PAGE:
If you are looking to take your small business to the next level, cyber security should be one of your primary concerns. A business with an online presence that doesn’t know how to protect itself is immediately at risk and that’s a major turn-off for investors.
In fact, if you’re looking to scale up your business by securing backing from an established network of investors, you need to understand online security now more than ever. As outlined by the Council of Institutional Investors (CII) back in 2016, cyber security is the first thing financial backers should – and will – now be assessing in both potential and existing investments.
Why is communication a vital tool for cyber security?
Without understanding a risk, it’s impossible to prevent it.
What would happen if a member of the admin team didn’t have a basic understanding of cyber security best practices? They would be susceptible to falling for a phishing scam, not only exposing themselves but possibly giving cyber criminals access to the entire company.
The other consequence is that they may not be able to explain the problem or how it occurred to the security team. The end result is a security expert having to spend more time on the issue – or even facing a bigger issue – than they would have if the employee had been able to effectively assess the risk and communicate the problem.
With the average IT data breach now costing $158 (£128) per lost/stolen record, according to a 2016 IBM Security Report, investors will be keen to protect any investment they make by prioritising cyber security. As a small business, this sort of financial hit could easily wipe out your annual profits. Even if a hacker was only able to obtain the data files of 300 customers, the stats suggest that would cost £38,400.
When you factor in the financial costs of security breaches and the new focus of investors, it becomes apparent that it’s in the best interests of any company to secure itself from the bottom up, which means having educated employees as the first line of defence.
Investors Want Clearly Communicated Security Policies
As detailed in Prioritizing Cybersecurity by the CII, investors will now be asking board members five important questions related to security. The first and, arguably, most important question from the paper is:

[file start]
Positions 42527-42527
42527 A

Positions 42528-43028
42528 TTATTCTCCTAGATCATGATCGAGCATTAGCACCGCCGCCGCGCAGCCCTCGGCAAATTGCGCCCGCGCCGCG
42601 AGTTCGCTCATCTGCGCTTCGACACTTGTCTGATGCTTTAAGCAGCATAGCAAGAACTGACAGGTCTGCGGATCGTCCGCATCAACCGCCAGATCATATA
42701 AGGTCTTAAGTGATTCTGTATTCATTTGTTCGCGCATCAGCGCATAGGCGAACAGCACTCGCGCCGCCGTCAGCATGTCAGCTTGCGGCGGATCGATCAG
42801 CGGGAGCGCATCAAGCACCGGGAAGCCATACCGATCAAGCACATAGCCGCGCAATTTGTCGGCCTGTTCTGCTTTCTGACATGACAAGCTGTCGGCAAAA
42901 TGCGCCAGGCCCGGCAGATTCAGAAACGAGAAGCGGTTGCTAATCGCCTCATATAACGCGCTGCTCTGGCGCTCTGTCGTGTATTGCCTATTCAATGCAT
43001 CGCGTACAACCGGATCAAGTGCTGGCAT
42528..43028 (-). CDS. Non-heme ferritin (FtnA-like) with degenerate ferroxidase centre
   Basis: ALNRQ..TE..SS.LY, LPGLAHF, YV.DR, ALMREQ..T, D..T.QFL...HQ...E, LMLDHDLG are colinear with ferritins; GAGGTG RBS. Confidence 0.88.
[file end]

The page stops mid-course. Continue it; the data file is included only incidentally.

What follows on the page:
“How are the company’s cyber risks communicated to the board, by whom, and with what frequency?”
Here we can see that investors will consider what systems a company has in place to secure itself. If a company doesn’t have an effective chain of communication, any secure hardware or software is rendered virtually useless. For a company to have a secure system for combatting cyber risks, it must have people dealing with the day-to-day threats and communicating them to managers, who can then transfer this information throughout the business, both to members of staff and board members.
Investors will also be looking at which member of staff in the company is responsible for security, how well they communicate risks, and how well everyone in the company understand these risks. If a company hasn’t addressed these sorts of queries, it may be seen as a risky investment.
In an article outlining ways to create an effective data security communication plan, CSO Online writer Larry Ponemon suggests ongoing education through a combination of seminars and online training modules is the way forward. Additionally, equipping company property with preinstalled data security toolkits can help mitigate certain risks and fill in gaps where a user might not be educated about a particular risk.
Without Education and Communication, You’ll Lose
When you realise that cyber security isn’t just about technological defences but effective communication, you start to see the importance of having trained staff in your network. People are the integral links in the chain of communication and without well-informed staff and an efficient system in place, a company isn’t adequately equipped to deal with cyber risks.
Supporting this idea, we can look towards The Hiscox guide to Cyber Security. This guide to cyber readiness points out that there are three areas a business should focus on in order to protect itself: Security, Prevention and Insurance. Although the first area involves the physical resources intended to protect a company’s network and data, the “prevention” category focuses largely on knowledge and the human factor. One of the questions asked within this section is: “are your staff clued up on cyber security?”
As a business owner, cybercrime prevention is crucial, for both business security and investment opportunity, and a large part of this is making sure staff know what they should avoid, who they should communicate with about any issues or concerns and how to approach security risks.
Only a company with skilled staff and an identifiable chain of communication is worth investing in. So, if you’re not working to educate your staff about cyber security, now is the time – your funding could depend on it.